"Knowing  when  to  fight  and  when  to  run  applies  to  other  life 
situations,"  says  a  game  maker.  The  lessons  learned  during  video- 
game sessions  can,  he  argues,  be  used  in  everyday  life. 

Video-game  violence  is  far  less  harmful  than  television  violence, 
some  professionals  maintain,  because  the  blood  and  gore  in  video 
games  is  less  realistic.  Even  though  game  designers  seem  to  spend 
inordinate  amounts  of  time  and  energy  dreaming  up  bizarre  ways 
to  kill  and  maim,  for  the  most  part  the  violence  is  the  stuff  of 
science  fiction  and  fantasy.  The  concern  that  the  games  anesthetize 
kids  to  real  violence  and  increase  their  aggression  is  debated  by 
some  psychologists  who  feel  the  opposite  is  true — that  the  games 
actually  release  aggression,  and  that  all  the  beating  up  of  video- 
game villains  is  cathartic.  According  to  one  San  Francisco  child 
psychologist,  video  games  build  self-esteem:  "You  accomplish 
something,  you  are  rewarded.  You  may  even  save  the  princess." 

Howard  Phillips  notes  that  video  games  help  build  kids'  confi- 
dence by  rewarding  them  for  success  and  resilience.  "The  number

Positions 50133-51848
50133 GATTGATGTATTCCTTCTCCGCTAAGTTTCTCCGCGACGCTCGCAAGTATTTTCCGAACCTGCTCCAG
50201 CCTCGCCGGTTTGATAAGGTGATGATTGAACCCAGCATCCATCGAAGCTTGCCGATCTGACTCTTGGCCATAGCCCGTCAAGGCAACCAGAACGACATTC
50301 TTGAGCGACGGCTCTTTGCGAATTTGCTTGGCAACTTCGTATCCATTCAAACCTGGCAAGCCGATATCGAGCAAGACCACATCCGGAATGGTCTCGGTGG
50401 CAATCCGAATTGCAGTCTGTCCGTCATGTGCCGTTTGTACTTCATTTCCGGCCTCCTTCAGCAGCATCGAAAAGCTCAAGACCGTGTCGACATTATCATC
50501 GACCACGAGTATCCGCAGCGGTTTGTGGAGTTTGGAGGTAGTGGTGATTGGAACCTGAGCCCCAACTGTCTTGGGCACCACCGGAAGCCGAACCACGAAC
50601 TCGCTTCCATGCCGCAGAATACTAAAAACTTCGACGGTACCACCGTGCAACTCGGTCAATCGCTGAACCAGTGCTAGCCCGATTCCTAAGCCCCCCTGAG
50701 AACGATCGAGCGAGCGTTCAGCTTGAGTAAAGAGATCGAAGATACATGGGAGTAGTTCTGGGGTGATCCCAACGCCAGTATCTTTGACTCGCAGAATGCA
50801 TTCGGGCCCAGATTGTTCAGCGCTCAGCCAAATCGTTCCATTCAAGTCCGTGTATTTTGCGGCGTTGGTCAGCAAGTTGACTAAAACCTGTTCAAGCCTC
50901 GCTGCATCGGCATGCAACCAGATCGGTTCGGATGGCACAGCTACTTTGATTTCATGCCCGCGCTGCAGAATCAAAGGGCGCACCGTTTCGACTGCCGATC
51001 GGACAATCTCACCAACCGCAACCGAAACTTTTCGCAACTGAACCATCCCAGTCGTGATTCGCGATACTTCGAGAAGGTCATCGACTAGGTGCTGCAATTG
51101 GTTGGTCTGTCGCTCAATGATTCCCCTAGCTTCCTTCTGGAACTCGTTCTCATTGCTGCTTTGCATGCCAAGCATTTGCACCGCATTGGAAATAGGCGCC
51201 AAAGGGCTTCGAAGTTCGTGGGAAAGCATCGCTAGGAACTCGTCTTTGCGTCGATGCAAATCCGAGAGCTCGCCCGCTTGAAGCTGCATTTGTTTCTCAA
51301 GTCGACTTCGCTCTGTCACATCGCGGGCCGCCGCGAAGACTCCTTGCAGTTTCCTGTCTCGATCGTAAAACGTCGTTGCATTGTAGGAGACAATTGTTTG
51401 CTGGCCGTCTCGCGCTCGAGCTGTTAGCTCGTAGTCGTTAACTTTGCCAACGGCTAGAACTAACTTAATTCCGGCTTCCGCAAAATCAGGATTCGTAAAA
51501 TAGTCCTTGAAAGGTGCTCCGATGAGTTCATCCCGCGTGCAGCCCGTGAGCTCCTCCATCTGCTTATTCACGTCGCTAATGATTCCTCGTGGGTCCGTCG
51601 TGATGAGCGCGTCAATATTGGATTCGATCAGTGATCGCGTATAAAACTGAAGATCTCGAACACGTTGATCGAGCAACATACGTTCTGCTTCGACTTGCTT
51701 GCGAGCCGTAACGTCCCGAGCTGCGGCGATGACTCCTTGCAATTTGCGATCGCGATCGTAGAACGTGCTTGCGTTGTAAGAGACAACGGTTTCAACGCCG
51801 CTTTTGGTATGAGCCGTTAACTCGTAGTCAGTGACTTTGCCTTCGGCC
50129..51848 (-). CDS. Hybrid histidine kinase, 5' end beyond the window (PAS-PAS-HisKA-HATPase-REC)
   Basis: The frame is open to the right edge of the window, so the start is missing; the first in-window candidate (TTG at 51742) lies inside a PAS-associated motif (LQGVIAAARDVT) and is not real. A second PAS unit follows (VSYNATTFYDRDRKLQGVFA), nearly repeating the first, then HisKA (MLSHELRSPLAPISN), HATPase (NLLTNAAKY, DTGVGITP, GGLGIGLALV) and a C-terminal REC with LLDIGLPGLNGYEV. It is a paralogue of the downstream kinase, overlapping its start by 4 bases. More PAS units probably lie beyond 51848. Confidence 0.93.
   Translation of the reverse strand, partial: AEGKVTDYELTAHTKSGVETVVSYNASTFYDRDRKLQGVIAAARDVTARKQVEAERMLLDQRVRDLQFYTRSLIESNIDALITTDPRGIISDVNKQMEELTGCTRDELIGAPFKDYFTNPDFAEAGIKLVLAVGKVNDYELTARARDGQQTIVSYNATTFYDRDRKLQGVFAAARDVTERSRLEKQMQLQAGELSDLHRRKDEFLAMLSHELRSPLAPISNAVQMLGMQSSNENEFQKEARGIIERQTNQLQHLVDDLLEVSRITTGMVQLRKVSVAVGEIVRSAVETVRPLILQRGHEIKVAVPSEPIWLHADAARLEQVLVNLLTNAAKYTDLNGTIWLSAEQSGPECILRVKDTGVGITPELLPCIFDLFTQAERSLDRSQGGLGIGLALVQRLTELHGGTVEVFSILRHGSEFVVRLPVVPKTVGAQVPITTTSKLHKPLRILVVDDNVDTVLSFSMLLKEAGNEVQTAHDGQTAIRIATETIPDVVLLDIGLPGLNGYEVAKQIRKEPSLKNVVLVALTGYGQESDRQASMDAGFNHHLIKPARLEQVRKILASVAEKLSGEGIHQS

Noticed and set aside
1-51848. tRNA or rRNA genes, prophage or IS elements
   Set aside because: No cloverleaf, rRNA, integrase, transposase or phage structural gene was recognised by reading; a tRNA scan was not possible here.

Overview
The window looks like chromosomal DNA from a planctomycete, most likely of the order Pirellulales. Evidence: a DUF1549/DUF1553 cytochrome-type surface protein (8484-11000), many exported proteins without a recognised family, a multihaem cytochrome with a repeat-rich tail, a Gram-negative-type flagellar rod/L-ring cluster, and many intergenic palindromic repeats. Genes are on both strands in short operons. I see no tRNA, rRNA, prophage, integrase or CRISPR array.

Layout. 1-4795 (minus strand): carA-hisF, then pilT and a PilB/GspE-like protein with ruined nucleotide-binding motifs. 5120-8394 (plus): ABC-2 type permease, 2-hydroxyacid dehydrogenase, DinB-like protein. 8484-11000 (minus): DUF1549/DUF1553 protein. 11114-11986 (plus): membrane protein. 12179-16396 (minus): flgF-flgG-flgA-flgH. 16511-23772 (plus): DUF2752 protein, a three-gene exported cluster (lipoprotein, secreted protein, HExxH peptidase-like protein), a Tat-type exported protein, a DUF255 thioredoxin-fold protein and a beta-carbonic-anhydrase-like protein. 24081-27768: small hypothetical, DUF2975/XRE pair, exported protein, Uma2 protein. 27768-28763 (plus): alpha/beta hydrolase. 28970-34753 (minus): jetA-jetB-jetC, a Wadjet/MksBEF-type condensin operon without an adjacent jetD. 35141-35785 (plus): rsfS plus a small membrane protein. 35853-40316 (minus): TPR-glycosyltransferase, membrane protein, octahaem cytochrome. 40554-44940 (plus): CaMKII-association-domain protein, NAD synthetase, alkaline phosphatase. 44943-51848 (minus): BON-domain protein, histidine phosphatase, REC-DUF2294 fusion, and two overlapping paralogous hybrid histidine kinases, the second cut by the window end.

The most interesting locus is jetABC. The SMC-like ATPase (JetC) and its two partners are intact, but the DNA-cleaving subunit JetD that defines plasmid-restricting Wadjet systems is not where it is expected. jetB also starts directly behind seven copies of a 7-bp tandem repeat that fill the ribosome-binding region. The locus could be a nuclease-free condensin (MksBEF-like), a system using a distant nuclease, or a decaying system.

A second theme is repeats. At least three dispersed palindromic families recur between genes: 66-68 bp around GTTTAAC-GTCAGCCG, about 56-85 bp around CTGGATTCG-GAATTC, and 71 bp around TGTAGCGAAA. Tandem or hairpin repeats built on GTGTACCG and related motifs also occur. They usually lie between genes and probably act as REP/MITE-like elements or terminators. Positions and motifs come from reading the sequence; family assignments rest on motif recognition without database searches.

of  times  in  school  a  teacher  asks  any  one  child  for  an  answer  is 
pretty  limited,"  he  says.  "Most  of  the  time  kids  raise  their  hands 
and  respond  and  get  back  a  quick  'Right'  or  'Wrong.'  If  they're 
wrong,  they've  lost  their  chance  and  someone  else  is  called  on.  But 
with  video  games,  if  a  child  makes  a  mistake — bang,  he's  immedi- 
ately back  into  it,  trying  again.  They  have  constant,  immediate 
negative  and  positive  feedback." 

In  her  book  The  Second  Self,  Sherry  TUrkle  writes  that  video 
games  have  hidden  benefits.  "You  have  to  follow  rules  and  be 
logical  and  patient,"  she  says.  "Working  out  your  game  strategy 
involves  a  process  of  deciphering  the  logic  of  the  game,  of  under- 
standing the  intent  of  the  game's  designer,  of  achieving  a  meeting 


of  the  minds  with  the  program."  But  the  program  came  from  the 
designer,  not  from  the  individual  child.  The  creative  choices  in  the 
current  generation  of  Nintendo  games  are  few. 

Peggy  Charren,  the  founder  of  Action  for  Children's  Television